The Palestinians are at a crucial moment in their history. While most coverage of the Palestinians tends to focus on the ups and downs of the Israeli-Palestinian “peace process,” the Palestinians now face an unprecedented array of challenges that are reshaping Palestinian society, economics and politics. How the Palestinians and their leaders respond to these challenges in the coming months and years will have a profound impact on the future of the Palestinian National Movement as a whole.
Decline of Political Institutions
First and foremost, Palestinian political institutions are in a state of decline. The Palestine Liberation Organization (PLO)—which last month marked its 50th anniversary—is today a mere shadow of its former self. While still widely accepted as the legal and political address of the Palestinian people and the center, the PLO’s main political institutions have laid dormant for years while its legitimacy is being challenged by Palestinians both inside Palestine and in the diaspora.
Government and Economy in a State of Crisis
The Palestinian Authority (PA) is also in crisis. Instead of the “state-in-waiting” envisioned at the time of its creation two decades ago, today’s PA is financially bankrupt, has no functioning parliament and is only now beginning to undo the damage of the debilitating, seven-year split between Fatah and Hamas. Meanwhile, the Palestinian economy remains crippled by restrictions imposed by the Israeli occupation, recurring budget shortfalls, growing unemployment and an over-dependency on international donor aid.
Collapse of Peace Negotiations
Adding to the uncertainty, the recent collapse of peace negotiations with Israel has put Palestinian aspirations for statehood on indefinite hold, even as Israeli occupation and colonization continue to erode the possibility of a Palestinian state. The failure of the peace process has also led growing numbers of Palestinians – particularly among the younger generation – to turn away from a two-state solution altogether and to redefine their struggle as one of equal rights in a single state “from the river to the sea.”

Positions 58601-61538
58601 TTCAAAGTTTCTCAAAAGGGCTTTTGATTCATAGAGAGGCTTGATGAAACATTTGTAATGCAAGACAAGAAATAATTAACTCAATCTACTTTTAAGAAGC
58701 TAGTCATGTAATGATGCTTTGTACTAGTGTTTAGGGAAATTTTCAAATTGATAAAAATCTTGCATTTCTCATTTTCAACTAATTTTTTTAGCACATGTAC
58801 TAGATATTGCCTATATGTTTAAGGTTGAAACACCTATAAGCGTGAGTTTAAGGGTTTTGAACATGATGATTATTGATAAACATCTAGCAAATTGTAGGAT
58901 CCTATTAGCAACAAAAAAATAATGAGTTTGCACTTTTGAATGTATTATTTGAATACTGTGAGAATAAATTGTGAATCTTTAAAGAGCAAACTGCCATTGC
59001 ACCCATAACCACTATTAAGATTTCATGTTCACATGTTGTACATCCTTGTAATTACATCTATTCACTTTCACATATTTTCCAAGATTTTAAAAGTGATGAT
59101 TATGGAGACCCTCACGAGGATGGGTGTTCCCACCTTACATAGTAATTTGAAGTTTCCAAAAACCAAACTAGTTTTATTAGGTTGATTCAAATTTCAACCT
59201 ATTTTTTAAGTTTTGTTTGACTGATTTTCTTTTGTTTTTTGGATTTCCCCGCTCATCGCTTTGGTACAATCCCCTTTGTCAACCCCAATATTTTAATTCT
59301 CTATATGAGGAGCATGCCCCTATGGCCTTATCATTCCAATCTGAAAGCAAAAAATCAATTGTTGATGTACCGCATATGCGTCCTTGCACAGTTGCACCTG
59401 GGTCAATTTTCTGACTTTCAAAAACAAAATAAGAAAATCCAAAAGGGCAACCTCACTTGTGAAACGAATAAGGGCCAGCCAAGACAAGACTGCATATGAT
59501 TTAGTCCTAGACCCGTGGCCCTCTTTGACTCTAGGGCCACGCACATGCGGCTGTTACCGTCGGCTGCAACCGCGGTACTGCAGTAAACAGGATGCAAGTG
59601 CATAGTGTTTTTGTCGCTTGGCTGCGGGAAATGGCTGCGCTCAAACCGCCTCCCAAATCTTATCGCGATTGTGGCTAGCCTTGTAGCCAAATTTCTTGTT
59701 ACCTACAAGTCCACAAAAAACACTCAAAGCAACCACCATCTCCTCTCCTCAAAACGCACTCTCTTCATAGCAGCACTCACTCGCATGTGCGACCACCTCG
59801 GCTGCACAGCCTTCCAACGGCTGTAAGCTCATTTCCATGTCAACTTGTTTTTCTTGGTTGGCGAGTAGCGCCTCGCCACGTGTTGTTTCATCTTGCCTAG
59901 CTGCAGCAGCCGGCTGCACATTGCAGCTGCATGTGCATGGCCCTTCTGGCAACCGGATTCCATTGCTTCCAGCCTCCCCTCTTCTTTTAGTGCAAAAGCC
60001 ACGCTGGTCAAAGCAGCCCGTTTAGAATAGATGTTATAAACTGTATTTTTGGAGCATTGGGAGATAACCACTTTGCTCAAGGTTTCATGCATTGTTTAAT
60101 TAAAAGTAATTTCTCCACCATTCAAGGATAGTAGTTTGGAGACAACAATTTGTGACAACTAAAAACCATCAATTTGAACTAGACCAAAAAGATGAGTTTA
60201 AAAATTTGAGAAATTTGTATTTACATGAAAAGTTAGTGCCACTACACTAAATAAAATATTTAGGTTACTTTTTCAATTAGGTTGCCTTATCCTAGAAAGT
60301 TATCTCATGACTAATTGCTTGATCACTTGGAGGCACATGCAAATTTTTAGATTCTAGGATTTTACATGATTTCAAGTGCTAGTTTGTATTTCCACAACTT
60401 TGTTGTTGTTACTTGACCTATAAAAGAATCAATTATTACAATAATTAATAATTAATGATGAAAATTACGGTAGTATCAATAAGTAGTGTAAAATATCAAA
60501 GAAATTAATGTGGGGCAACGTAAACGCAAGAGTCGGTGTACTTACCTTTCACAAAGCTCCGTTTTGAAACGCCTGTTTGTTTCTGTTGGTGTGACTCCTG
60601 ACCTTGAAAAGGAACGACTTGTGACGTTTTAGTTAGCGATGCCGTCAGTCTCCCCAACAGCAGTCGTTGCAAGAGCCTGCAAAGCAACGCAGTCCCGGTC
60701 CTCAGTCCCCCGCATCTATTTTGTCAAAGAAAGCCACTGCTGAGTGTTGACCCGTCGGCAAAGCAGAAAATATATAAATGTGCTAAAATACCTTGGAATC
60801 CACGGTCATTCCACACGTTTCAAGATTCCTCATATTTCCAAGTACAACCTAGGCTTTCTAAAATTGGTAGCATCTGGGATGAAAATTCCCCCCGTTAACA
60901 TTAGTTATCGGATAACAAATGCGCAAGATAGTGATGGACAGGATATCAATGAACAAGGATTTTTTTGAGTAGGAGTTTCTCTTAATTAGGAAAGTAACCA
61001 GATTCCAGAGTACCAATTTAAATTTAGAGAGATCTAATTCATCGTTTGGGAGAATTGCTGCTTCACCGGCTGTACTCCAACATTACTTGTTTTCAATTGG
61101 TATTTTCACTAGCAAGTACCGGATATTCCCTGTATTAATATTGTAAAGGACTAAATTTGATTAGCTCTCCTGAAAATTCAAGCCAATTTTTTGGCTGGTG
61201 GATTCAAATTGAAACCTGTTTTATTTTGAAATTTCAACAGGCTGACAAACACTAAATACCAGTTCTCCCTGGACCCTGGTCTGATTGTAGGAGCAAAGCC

To make matters worse, all of these are occurring at time when the Arab world, the Palestinians’ traditional base of support, is in a state of unprecedented turmoil and transformation, leaving the Palestinians to fend for themselves. Indeed, the generational divide that has shaken much of the Arab world during the last three years is also being felt by the Palestinians.
Like their counterparts in neighboring Arab states, young Palestinians have grown increasingly disaffected with their leaders, whether secular or Islamist, and are increasingly drawn to “revolutionary” solutions. The growing popularity of BDS for example—boycott, divestment and sanctions—poses as much of a challenge to the Palestinian leadership as it does to Israel.
In sum, as the basic assumptions that have held the Palestinian national movement together for decades begin to fray, the Palestinians will be forced to forge a new national consensus on fundamental questions like who should lead, what the goal should be, and how best to achieve that goal. These questions will be the heart of the the discussion at this year’s U.S.-Islamic World Forum in Doha during the panel “Defining the Future: Palestinian Voices.”
The argument that a non-Muslim cannot be governor of a city, that's not something we should take at face-value, even among Islamists, let alone Muslims more broadly.